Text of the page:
Umpire gives Australia yellow card on Great Barrier Reef protection



Posted on 18 June 2014  | 
Red coral, Great barrier reef, Australia.
© WWF / Natl. Archives of AustraliaEnlarge
Doha, Qatar:  For the second year in a row, the World Heritage Committee has told Australia to better protect the Great Barrier Reef and address threats from port development, dredging and dumping. 

“The World Heritage Committee has resisted intense pressure from the Australian and Queensland Governments to water down its decision on the Reef,” said WWF-Australia Reef campaigner Richard Leck.

“Instead, the Committee has put Australia firmly on notice to take stronger action to protect the Great Barrier Reef”

“This is a victory for the millions around the world who say our Reef is not a dump”

At its annual meeting (held this year in Doha) the World Heritage Committee decision:

• Kept alive the threat to list the Great Barrier Reef as “world heritage in danger” in 2015
• Expressed concern and regret over the government’s decision to allow the dumping of 3 million cubic metres of dredge spoil in Reef waters at Abbot Point (despite the Australian Government’s attempts to have those words removed)
• Indicated that the handover of federal environmental approval powers to the Queensland Government is premature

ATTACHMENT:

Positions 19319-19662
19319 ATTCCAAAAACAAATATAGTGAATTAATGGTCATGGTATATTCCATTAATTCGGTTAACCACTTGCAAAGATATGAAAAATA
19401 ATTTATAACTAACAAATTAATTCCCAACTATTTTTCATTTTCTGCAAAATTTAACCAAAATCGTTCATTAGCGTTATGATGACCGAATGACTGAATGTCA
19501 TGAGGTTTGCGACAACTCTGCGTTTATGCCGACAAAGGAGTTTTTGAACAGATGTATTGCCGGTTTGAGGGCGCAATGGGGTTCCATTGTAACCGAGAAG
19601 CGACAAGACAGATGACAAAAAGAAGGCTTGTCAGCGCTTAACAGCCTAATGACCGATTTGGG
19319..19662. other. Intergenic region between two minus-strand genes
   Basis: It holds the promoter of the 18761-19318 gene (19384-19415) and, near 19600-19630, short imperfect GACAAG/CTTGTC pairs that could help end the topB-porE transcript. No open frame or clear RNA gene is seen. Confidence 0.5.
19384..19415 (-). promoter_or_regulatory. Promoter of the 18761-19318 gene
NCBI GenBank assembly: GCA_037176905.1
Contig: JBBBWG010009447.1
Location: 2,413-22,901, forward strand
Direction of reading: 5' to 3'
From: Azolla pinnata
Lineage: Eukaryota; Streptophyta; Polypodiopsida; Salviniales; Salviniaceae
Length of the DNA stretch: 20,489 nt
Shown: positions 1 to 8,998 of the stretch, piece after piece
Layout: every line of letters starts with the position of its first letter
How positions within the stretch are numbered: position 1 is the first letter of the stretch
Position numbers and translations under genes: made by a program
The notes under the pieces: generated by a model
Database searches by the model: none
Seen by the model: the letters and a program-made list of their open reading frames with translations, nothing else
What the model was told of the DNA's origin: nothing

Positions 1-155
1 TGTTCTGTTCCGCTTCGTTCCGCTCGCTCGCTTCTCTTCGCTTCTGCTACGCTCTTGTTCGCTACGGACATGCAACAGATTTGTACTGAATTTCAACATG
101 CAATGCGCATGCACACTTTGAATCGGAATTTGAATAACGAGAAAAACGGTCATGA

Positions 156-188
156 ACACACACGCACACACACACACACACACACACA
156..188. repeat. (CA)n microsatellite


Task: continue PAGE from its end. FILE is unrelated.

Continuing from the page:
“The Australian and Queensland Governments must take responsibility, lift their game and improve management of the Reef,” Mr Leck said.

“If not they face the shame of having the Reef declared “world heritage in danger” in 2015, putting at risk thousands of tourism jobs.

“Australia has clearly not lived up to the standards expected by the international community when it comes to protecting the Reef.”

The World Heritage Committee is holding its annual meeting in Doha, Qatar this week and for the third year in a row the issue of Australia’s poor record in managing industrial port developments along the Reef coast has been on the agenda.

“It’s clear that Australia must take concrete action, not just churn out more plans and reports, if we are to avoid seeing the Reef listed as ‘in-danger’ when the World Heritage Committee meets again in Germany this time next year,” Mr Leck said.

“The first step must be to immediately ban the dumping of dredge spoil in the Great Barrier Reef World Heritage Area. Dredging and dumping for new port developments pollutes Reef waters, and the majority of Australians want to see an end to this out-dated practice.”

“We’re also calling for the protection of undeveloped high conservation value areas, such as the Fitzroy Delta and Cape York, by excluding port development,” he said.

WWF-Australia contact: Mark Symons Senior Media Officer msymons@wwf.org.au
 
Red coral, Great barrier reef, Australia.
© WWF / Natl. Archives of Australia Enlarge

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